We have a special responsibility to the children in our care to make sure that we give them every possible opportunity. We want to support them in every way that we can.
We want to be involved in a forward-thinking school where the needs of our young learners are the most important. This is is what makes our 2020 vision – our 5 year plan for the future.
We want Cullybackey College to be an inspirational place. We want people talking about what we are doing here. We want to see our learners being stimulated and challenged to be the best that they can be.
As teachers, we need to spend time developing our practice. We need to be working on how we can become better teachers. We should be thinking about how we prepare and provide AMAZING learning experiences so that we can become EXPERT teachers.
Shuan Allison and Andy Tharby have identified some of the key aspects of what makes Expert teaching.
We can also put this into a ‘Growth Mindset’ context – Carolw Dweck teamed up with RSA to create a powerful animation about ‘How to help every child fulfil their potential’.
This got me thinking about the different skills that we already have as teachers in the classroom – we create for ourselves a type of Teacher toolkit – but what are the different activities/ games/ tricks that we keep in there to use with learners to push them further and stimulate them? How can we shake up what and how we do teaching?
The Cullybackey Learning Cycle
The main difficulty in developing a new Learning and Teaching policy for a school is to make sure that this is a useable document and not just something that gets dusty in a drawer. We wanted to develop a tool that would infect all of our classroom practice. We wanted something that would be common to us all, using language that we would be able to transfer from one subject to the next, from one classroom to the next.
Much of the Learning and teaching policy has already been in the school for 10 years. We took it and have tweaked it a bit to fit with where we wanted to go. For example, in the past there has been a very important focus on independent learning.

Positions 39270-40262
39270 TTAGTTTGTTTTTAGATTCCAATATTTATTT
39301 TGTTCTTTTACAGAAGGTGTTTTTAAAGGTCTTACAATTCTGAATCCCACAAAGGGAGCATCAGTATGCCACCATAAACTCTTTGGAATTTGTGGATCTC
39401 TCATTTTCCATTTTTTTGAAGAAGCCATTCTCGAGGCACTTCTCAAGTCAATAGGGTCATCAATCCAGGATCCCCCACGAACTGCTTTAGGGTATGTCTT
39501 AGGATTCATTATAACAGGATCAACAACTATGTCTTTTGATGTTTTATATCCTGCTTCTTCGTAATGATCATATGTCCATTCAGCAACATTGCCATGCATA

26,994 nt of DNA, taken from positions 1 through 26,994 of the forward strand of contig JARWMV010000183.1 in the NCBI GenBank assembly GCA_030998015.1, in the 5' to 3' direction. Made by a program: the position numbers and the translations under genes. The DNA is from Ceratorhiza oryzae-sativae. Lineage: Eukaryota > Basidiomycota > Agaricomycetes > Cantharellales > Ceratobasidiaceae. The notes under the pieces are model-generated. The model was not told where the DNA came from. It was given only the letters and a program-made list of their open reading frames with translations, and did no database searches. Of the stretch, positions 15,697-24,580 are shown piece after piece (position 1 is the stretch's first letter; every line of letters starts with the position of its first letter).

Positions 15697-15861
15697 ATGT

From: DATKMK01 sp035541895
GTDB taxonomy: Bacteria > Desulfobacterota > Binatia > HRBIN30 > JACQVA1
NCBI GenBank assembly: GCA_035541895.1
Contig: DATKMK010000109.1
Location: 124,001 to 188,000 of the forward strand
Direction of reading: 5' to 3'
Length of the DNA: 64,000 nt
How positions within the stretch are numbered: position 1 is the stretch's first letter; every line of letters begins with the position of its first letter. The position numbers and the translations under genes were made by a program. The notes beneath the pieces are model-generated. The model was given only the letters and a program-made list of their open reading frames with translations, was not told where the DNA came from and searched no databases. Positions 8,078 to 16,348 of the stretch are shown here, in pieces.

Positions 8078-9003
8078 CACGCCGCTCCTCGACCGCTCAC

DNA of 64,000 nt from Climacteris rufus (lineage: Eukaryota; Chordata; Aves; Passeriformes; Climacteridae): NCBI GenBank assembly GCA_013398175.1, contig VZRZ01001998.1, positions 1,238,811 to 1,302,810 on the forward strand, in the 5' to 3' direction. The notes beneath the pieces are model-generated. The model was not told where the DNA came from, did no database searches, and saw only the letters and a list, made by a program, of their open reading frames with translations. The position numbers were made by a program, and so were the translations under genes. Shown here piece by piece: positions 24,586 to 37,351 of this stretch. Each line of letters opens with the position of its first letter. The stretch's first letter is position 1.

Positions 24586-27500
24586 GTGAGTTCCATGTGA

As professional teachers there is an expectation that we will plan and use agreed schemes of work; that we would plan lesson carefully and that we would use daily planners and lesson plans to clearly sign post what we are trying to deliver.
There are lots of different barriers to learning and issues with timetabling – whether you have one period, a double, a triple or six in a row! Maybe your subject lends itself to 3 periods = 1 lesson or maybe you find that different phases add complications for your planning eg the differences between a Y8 lesson and a Y14 lesson.
We are convinced that organized lesson planning leads to very good lessons where students will be engaged and ready to learn. We want to see this tool embedded into departments over the next 5 years so that by 2020 – this is common and organic in all lessons and so that we don’t need to think about it!
We will use this format to help plan our lessons – we are already building on good practice in school, I have already seen different departments using variations of this tool - but we are now making sure that we develop our lesson planning in a consistent manner.
The key attribute in a CLC lesson should be diversity - we need to understand that a lesson should not be just ONE activity but it should be a number of interconnected opportunities for students to learn.